MATY: I'm wide open right now, so everyone (including Michigan) has a good chance.
TOM: Spring ball is going to start to pick up soon and you're not too far from Ann Arbor, are you going to make it up to Michigan any time soon?
MATY: Yeah, I'm going to go up to Michigan sometime in the next couple weeks.
TOM: What do you want to experience on the visit, or what about Michigan is interesting to you?
MATY: The stadium and the tradition they have is great. The offense is going to be a force, and just to meet the coaches.
TOM: Taking visits this early, is this the start of the process for you or do you want to get things done pretty quickly?
MATY: No, I'll probably take my time with everything; I think I'm going to wait. I'm hearing from the schools that have offered and Arkansas, Auburn, Louisville, Penn State, Kentucky, Iowa, LSU, and a few others nationally.
Right now, U-M sits 9th in the Pairwise (up from t-12th to start the day), tied with UNH and losing that tiebreaker, so effectively 10th. There are a lot of games left, and the Pairwise is notoriously shifty, so here's a look at the easiest path upward in the rankings.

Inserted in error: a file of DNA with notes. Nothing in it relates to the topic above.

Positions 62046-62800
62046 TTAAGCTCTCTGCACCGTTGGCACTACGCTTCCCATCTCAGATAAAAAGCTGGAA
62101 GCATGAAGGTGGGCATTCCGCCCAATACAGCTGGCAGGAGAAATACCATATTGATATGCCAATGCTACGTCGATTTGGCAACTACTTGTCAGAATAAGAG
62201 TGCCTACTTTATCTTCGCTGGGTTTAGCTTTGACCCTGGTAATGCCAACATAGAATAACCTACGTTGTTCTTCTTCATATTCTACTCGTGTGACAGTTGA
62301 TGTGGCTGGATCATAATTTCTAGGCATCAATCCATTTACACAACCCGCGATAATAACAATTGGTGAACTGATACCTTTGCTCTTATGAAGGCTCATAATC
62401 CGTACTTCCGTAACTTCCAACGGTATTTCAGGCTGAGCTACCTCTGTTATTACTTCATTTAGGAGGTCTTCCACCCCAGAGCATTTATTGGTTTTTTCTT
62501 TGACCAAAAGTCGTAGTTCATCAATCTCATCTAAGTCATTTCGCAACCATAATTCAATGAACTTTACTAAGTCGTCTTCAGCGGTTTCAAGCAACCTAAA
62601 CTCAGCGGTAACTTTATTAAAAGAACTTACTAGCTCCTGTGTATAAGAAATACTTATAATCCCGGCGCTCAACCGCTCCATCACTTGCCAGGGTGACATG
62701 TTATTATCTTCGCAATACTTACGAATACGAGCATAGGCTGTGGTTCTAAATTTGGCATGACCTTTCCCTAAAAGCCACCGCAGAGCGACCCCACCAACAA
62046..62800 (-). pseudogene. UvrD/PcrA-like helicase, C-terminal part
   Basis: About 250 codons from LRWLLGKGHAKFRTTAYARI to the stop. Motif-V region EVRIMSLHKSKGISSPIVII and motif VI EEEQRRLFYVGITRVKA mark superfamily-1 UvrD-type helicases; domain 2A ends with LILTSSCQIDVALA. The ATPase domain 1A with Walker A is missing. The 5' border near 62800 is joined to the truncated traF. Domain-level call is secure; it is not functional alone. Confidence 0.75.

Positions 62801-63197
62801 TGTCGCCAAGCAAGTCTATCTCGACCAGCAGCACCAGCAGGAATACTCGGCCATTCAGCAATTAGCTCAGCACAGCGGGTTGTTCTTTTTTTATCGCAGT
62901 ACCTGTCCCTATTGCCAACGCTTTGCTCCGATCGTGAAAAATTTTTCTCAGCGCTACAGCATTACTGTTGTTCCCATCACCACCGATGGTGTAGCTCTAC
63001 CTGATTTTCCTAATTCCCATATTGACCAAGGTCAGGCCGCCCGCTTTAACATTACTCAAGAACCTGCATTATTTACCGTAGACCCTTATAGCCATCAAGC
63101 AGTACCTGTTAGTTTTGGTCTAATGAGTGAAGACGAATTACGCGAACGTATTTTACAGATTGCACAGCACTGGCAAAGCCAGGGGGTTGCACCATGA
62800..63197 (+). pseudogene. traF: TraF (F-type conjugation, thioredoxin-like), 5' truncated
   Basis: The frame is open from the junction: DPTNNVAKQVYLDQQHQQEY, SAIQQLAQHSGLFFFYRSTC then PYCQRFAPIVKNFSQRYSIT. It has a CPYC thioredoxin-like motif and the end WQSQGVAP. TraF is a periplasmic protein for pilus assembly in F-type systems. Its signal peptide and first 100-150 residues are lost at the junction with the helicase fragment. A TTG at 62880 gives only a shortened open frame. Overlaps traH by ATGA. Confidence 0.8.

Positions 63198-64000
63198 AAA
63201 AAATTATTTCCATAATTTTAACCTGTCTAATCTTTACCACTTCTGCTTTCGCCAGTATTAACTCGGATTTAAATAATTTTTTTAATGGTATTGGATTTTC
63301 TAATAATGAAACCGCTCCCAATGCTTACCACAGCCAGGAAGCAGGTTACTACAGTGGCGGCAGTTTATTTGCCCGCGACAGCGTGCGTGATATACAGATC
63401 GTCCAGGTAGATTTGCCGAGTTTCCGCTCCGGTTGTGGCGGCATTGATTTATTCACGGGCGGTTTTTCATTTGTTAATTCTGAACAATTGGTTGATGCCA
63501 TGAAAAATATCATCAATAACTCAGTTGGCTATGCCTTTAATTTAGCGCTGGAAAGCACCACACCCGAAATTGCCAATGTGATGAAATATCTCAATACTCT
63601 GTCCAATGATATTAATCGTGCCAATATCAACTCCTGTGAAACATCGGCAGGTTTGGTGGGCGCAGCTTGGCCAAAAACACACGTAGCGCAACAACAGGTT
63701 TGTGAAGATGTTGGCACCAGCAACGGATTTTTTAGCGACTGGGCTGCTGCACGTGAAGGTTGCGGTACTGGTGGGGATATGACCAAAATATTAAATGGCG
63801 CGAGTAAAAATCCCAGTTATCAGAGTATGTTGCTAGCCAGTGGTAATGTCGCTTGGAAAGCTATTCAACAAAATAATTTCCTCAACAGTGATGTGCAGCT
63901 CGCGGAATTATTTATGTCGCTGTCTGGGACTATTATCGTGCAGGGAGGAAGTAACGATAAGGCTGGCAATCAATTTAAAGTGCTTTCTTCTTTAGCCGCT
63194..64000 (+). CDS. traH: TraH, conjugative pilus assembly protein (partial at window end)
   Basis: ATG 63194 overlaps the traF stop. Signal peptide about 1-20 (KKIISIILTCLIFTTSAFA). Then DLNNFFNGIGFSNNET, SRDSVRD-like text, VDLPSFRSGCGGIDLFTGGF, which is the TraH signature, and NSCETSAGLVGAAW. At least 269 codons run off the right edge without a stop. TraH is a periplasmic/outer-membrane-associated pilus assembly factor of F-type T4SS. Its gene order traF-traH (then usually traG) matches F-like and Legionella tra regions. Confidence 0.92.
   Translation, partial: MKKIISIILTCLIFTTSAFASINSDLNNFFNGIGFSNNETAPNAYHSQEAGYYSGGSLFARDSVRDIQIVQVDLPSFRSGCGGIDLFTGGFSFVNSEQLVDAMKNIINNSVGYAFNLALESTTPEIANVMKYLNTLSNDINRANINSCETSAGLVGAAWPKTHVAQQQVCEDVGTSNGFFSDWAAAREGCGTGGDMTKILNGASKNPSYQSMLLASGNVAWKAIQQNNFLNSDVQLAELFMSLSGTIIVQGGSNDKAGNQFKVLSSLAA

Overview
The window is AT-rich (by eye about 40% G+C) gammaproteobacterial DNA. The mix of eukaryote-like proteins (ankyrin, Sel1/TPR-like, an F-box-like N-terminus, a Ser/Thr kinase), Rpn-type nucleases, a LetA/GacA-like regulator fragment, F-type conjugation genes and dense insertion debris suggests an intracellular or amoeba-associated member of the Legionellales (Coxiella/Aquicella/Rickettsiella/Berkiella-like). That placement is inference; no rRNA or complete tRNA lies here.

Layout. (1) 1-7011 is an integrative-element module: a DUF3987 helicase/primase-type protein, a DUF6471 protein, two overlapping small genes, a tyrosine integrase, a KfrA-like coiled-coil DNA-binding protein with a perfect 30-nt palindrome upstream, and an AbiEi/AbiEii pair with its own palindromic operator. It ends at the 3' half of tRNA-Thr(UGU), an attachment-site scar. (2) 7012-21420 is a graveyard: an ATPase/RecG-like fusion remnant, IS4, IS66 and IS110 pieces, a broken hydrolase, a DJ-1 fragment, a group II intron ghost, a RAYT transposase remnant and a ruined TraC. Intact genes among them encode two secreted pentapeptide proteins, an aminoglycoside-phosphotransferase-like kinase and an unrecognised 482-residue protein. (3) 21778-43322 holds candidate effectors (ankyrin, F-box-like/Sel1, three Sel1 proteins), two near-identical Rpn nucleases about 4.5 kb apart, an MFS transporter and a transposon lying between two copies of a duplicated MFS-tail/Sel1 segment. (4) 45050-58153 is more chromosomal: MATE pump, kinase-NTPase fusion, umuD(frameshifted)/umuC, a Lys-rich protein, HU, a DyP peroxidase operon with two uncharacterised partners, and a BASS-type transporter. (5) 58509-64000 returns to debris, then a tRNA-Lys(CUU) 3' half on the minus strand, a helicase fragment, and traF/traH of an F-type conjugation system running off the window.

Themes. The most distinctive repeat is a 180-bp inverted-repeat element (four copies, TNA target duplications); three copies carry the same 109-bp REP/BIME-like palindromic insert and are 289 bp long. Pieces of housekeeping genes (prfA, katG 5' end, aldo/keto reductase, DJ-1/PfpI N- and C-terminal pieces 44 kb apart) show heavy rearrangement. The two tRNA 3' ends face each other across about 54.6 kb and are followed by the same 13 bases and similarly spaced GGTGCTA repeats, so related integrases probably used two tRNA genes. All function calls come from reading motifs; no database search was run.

Comparisions that M currently loses:
1. Yale: unflippable comparison
2. BC: Surprisingly flippable. The difference is the record against Teams Under Consideration (TUC). BC is 9-5-0 (64.3%), while M is 9-6-3(58.3%). There are two teams lurking just below the cutoff (LSSU and OSU) that would help us if they were bumped up. Coincidentally, they play each other next weekend. Looking at their schedules, I would guess that OSU will end up a TUC and LSSU will not, adding 3 wins and a loss to our TUC, for a winning percentage of 61.4%. If both make it, the percentage would be 64.6%. Both teams have two games left against current TUCs (BC vs. UNH, M vs. Western), as well as their conference tournaments, which might swing this entire comparison one way or the other.
3. North Dakota: unflippable comparison